Cooper, Pulliam, Adams inducted to Hall of Fame

PULLIAM FAMILY – (left) Alfred Donald, Emma Lyndsey, Chester Baskerville and Seresa Ivory are just a few of the nieces and nephews of the late Alfred Tennyson Pulliam.

ADAMS INDUCTED – Lloyd S. Adams Jr.(below) is joined by sons, Mitchell and Lloyd, after his induction into the Humboldt Hall of Fame.

HOMETOWN COUSINS – Hall of Fame inductee Col. John Kenneth Cooper (3rd photo down)  is joined by Humboldt cousins Ricky Hunt and Jimmy Hunt at the Hall of Fame Reception.

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Three Humboldt men were inducted into the 11th Annual Humboldt Hall of Fame Thursday night.

Col. John Kenneth Cooper, the late Humboldt businessman Alfred Tennyson Pulliam and attorney Lloyd S. Adams Jr. were the honorees this year.

Cooper is a Army military intelligence officer who first entered the service from the UT Martin ROTC program. With degrees, awards and recognitions that would fill a book, Cooper remains a humble man.

“It is humbling to be here among these others. I couldn’t think of a better place than Humboldt to grow up. The first line in all my bios says I’m from Humboldt, Tennessee.”

“Never underestimate the power of your influence,” he told the crowd. He recalled his late mother, Mattie Cooper, an entrepreneur and creative businesswoman, who watched his grades and kept him straight. He also recalled his late father, William Fair, who worked many years at Alton Box and Jefferson Smurfit. Cooper assured the crowd his father would be weeping with joy if he could have been in the audience Thursday night. Cooper also mentioned many coaches and mentors including Johnny Cyrus, Calvin Farmer, Kathleen Smith, Jack Cain and Tommy Colvin.

The late Alfred Tennyson Pulliam was famed for his BBQ place in Humboldt. But the man was an active entrepreneur in several areas. He operated a moving and storage company, a grocery store, a gas station and the Booker T. Motel and restaurant where the BBQ cooking began. The grocery and gas station building is now Sam’s BBQ, operated by the Pulliam’s niece, Seresa, and her husband, John Ivory.

Emma Lindsey, a niece, accepted on behalf of Pulliam’s family. Several nieces and nephews attending to honor their uncle, who was very good and generous to all of them, noted Lindsey.

The Booker T. Motel, at one time, was the only place blacks who were traveling could stop between Memphis and Nashville, said Lindsey.

The restaurant was the only place coloreds could go in and sit down without going to the back door, she added.

The BBQ eventually drew folks from across the country and for a while, Pulliam shipped it out for customers. The sauce recipe remains a secret even today. Lindsey did say it might have had a whole can of black pepper in it but Pulliams didn’t use red pepper. “And maybe he never washed that pot,” she joked, to the delight of the audience.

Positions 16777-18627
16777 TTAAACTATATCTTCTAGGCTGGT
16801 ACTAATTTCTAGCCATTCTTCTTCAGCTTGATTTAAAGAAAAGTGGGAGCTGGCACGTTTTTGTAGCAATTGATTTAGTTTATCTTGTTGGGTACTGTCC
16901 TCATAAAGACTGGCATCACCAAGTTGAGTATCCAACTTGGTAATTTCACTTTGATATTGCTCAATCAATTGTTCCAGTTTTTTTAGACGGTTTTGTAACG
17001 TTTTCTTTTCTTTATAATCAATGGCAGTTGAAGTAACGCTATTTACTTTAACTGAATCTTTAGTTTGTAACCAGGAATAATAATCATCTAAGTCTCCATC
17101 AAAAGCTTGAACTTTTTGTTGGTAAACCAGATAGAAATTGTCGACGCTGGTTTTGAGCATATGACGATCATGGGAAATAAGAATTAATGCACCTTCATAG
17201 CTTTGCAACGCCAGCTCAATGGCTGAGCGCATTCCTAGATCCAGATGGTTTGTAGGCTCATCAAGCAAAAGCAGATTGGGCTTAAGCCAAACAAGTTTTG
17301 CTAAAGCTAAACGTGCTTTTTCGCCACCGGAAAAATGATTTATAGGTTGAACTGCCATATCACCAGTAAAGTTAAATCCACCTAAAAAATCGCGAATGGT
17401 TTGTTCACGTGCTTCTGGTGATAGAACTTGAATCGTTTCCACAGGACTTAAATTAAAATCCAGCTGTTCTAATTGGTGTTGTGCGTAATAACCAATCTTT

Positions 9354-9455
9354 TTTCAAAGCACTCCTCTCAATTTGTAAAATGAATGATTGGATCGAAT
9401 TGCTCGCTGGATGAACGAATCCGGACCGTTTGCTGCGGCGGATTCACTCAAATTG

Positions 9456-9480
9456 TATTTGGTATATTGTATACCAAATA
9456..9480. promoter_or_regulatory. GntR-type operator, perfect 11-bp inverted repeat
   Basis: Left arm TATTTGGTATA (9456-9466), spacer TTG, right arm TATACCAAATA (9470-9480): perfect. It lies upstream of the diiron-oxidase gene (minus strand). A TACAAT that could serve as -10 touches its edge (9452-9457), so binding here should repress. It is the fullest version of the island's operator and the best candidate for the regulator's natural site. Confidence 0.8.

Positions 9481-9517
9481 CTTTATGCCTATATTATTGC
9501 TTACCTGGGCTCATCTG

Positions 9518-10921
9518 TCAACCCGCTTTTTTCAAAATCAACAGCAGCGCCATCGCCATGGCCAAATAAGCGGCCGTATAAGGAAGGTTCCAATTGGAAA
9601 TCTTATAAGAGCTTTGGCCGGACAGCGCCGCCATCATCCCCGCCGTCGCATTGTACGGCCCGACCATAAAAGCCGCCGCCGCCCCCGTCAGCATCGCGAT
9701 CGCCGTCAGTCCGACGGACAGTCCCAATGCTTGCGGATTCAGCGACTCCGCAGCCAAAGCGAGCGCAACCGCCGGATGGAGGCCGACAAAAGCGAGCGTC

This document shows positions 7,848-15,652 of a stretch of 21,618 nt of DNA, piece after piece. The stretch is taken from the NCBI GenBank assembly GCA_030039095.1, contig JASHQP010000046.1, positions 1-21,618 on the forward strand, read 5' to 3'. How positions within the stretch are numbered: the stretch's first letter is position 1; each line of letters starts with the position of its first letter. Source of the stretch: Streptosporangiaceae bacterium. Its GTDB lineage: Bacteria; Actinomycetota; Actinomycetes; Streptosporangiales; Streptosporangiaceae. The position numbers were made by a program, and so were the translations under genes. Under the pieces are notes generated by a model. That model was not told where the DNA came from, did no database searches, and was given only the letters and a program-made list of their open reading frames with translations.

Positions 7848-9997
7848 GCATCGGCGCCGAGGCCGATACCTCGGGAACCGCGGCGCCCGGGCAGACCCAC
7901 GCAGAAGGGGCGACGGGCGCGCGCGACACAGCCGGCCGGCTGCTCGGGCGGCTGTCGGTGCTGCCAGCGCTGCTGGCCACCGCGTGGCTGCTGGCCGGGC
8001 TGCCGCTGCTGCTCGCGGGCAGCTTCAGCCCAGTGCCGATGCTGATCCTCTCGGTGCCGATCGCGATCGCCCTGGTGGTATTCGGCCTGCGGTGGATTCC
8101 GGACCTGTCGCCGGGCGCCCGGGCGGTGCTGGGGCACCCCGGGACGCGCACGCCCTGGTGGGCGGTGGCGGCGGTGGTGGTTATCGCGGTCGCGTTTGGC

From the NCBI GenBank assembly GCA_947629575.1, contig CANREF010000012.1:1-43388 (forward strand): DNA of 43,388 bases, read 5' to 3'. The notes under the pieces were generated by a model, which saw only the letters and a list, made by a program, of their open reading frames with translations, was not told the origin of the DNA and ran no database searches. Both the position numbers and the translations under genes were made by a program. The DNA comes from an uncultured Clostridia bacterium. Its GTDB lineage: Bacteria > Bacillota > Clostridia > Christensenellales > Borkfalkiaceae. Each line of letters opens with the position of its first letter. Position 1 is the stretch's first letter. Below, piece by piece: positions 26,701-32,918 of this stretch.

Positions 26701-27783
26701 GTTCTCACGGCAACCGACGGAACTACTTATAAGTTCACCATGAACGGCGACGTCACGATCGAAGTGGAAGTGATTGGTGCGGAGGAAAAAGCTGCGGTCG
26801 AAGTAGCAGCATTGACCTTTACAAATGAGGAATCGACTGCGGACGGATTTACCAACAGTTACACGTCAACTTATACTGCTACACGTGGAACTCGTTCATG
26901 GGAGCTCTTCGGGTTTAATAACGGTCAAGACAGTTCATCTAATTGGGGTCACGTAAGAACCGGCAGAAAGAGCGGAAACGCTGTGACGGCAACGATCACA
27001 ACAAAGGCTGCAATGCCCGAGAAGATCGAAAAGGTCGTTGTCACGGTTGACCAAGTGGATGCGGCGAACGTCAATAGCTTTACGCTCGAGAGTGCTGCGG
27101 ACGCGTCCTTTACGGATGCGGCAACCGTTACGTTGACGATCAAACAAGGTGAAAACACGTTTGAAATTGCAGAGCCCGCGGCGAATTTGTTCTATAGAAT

Lloyd Senter Adams Jr. says he was born to be an attorney, graduating at the top of his class at Vanderbilt University School of Law and entering practice with his father in Humboldt.

Those 20 years, he says, were the days of his conformity.  Then he moved on, to the non-conformity.

Adams served on the school board, the chamber of commerce board and multiple state legal commissions and committees. As a delegate to the Methodist conference, he became convinced the church should serve the entire community and move forward toward racial justice. He worked with the late Rev. J.T. Freeman and the community group, HOPE (Humboldtans for Opportunity, Progresss and Equality).

Adams thanked the crowd for the honor and looked back at the Civil Rights Era here. He recalled when he proposed the chamber of commerce invite African American businesses to be a part of the chamber.  As a board member, he made the motion and it died for lack of a second. Later he ran for alderman and the newspaper ran a headline about a ‘liberal alderman’ and he lost. Still he worked to change Humboldt government from at-large elections to district elections for aldermen, a more fair process that would allow African Americans to be elected.

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COL. COOPER INDUCTED – Col. John Cooper (below) is joined by wife, Tanza at his induction into the Humboldt Hall of Fame.

PULLIAM’S BBQ EMPLOYEE – Lavern Johnson, 98, of Humboldt was a faithful employee at Pulliam’s BBQ many years ago and is known for mixing their famous spicy BBQ sauce. She joined by her son, Armour Jones, Thursday as they witnessed the induction of the late Afred Lloyd Tennyson Pulliam into the Humboldt Hall of Fame.

1 Comment

  1. Historian LaMAR Burks on June 15, 2017 at 4:36 pm

    Enjoyed viewing the artifacts online. When time is suitable, please see btwathleticmuseumyoutube.. the story of my museum creation.

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